How do you tap into the power of an engaged workforce on social media? To find out, I’ve had a chat with Ed Terpening of Altimeter Group who has done extensive research in the employee advocacy space.
What results do brands expect when they invest in employee advocacy?
There are three that we looked at. Basically the most popular was engaging customers. So 45% of brands said, “We’re doing this because we want our employees to engage with customers through further reach, through answering questions perhaps, by getting more brand page followers, by getting product ideas and feedback,” so that sort of thing. So that was the first.
The other was engaging their own employees. If you look at the research on how engaged or disengaged employees are today, the numbers are pretty dismal. So there’s a very small percentage of employees that report that they’re truly engaged in their work. And so what we found is that many brands using employee advocacy is actually a way to just inform their employees about what’s going on within the company.
And then the third was a direct financial return. So this would include social selling for example, looking for an ROI in terms of campaigns and product offers that might go through employees, that sort of thing.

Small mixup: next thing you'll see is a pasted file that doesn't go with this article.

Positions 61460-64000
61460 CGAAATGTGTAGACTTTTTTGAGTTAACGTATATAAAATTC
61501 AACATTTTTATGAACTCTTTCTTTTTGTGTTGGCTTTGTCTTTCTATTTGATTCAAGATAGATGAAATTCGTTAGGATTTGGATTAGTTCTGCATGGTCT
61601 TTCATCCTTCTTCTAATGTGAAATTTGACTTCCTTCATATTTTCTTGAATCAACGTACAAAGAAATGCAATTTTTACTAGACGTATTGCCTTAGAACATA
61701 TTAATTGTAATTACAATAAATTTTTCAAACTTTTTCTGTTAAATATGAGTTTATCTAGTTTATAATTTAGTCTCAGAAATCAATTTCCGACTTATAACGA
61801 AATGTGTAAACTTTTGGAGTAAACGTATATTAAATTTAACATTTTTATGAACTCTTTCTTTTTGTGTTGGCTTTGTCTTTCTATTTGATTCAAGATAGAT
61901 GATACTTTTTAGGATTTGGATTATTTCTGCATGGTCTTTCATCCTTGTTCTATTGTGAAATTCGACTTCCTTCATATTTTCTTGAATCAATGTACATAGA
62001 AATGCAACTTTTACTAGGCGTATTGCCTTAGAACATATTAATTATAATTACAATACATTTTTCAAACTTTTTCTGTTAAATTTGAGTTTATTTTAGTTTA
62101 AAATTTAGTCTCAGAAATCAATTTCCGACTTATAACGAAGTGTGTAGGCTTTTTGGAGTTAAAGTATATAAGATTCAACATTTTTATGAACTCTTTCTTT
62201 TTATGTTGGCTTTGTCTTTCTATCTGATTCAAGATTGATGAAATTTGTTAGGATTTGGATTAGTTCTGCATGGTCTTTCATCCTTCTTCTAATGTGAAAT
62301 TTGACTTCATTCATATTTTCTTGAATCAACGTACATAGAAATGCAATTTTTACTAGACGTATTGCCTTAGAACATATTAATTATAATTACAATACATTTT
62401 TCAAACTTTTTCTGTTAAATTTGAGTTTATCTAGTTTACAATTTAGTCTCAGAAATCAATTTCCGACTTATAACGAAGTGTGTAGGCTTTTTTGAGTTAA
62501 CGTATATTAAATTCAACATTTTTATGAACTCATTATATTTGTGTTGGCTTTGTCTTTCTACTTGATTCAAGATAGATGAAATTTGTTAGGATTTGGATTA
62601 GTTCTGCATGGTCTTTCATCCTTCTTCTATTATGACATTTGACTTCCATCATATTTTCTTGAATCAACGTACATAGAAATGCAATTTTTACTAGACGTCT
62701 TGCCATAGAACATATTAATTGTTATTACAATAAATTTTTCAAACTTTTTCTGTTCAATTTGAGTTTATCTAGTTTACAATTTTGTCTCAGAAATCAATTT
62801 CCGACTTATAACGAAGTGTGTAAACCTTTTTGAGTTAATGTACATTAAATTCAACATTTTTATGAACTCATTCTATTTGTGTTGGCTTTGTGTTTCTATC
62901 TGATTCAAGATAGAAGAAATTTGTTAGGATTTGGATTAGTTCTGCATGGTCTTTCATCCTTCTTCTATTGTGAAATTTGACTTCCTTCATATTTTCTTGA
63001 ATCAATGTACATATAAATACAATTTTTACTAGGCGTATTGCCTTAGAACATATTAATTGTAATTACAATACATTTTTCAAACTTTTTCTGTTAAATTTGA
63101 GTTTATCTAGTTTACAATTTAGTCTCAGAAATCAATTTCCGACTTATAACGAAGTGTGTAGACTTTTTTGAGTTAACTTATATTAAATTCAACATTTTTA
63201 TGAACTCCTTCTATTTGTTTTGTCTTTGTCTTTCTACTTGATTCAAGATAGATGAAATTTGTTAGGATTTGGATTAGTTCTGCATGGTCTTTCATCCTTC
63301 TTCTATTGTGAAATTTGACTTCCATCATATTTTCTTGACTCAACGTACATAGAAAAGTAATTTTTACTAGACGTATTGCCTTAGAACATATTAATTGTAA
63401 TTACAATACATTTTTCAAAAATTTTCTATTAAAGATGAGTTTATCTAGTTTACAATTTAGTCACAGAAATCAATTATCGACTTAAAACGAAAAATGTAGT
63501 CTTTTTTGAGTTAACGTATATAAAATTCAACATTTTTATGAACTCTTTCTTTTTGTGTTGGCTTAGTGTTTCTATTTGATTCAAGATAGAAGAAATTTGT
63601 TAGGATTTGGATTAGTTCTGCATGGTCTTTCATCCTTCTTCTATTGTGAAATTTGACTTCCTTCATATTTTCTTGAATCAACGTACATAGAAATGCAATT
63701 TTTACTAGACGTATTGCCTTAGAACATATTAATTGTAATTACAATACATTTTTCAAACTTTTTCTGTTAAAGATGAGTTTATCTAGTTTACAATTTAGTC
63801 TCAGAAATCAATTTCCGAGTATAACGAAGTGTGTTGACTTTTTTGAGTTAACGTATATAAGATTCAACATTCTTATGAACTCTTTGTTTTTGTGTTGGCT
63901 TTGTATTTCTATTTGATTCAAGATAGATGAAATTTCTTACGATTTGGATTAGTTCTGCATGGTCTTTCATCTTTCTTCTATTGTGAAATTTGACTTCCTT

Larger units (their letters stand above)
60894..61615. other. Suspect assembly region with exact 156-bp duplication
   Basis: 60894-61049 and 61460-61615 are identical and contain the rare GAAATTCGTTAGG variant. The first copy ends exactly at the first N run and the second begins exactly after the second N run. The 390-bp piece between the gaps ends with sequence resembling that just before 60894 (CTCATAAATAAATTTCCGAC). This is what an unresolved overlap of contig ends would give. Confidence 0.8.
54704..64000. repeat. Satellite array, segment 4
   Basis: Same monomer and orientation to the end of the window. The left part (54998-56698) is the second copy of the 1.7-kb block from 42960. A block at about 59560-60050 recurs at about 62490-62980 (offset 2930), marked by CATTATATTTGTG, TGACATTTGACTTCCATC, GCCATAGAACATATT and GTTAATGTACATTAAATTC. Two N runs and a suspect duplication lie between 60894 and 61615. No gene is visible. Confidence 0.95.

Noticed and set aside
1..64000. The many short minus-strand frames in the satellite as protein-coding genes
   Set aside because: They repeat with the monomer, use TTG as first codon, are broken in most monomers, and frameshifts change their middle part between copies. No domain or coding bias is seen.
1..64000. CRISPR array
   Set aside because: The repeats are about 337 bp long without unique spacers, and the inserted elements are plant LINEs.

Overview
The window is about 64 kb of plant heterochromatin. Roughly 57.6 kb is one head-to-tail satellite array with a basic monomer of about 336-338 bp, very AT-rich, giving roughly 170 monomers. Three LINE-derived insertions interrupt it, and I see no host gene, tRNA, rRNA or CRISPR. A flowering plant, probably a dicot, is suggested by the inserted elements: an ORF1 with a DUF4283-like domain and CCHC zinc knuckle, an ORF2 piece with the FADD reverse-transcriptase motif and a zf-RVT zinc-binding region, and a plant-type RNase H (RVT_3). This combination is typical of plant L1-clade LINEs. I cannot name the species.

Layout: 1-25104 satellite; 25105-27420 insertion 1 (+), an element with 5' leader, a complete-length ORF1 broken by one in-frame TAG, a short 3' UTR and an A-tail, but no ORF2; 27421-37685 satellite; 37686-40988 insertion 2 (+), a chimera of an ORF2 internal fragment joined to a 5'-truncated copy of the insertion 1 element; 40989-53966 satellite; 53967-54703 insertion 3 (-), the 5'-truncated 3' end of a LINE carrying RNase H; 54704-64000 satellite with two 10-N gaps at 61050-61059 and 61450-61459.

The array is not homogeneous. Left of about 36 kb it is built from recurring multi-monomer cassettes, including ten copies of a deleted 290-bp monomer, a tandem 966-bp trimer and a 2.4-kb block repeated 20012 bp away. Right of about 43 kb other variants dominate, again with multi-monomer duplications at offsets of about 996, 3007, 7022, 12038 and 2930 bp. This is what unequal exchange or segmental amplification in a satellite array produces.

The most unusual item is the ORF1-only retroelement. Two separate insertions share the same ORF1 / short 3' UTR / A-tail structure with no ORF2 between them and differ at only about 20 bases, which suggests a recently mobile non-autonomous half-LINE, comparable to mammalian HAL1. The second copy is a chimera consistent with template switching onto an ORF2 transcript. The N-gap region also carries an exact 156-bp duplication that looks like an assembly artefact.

Would you say social selling is part of employee advocacy?
Yes, it is. It’s kind of a subset of it. And Charlene Li, our principal analyst, is looking at social selling as well because, especially on the B2B side, if you think about social, it’s all about relationship building. And that direct connection that a salesperson can make to a possible client or a prospect is really important, and it’s shifting away from golf games to LinkedIn and other social and online platforms. So it is a subset of that. It’s a little different obviously but it is part of the mix.
How do employee posts compare to social advertising?
What we found was that the click through rates for example on social posts are extremely high. So for example, consumers reported that they like a post 21% of the time. They’ve shared a post about 13% of the time. They’ve commented on a post 10% and they’ve shared it. Or actually LinkedIn I should say, linked from the post, the social, the employee post to the website of the brand, and that came out at 8%.
So if you look at an 8% click-through rate, you would never get that in an ad. Even in a social ad, the highest rates we see, or the rates range between 1.4% and 3% at least on Facebook. So to get an 8% click-through rate is just pretty astounding. So I think a lot of folks are looking at these numbers.
Now the question I’m concerned about as well long term is that if employee advocacy becomes very, very widespread, consumers might start to tune out these posts just as they do ads over time. So we’ll see, we’re early in the process, but so far the results that consumers have told us, that they like, share, that they click into the brand’s website are very, very encouraging.
More on this topic at Employee Advocacy: The Ultimate Handbook.
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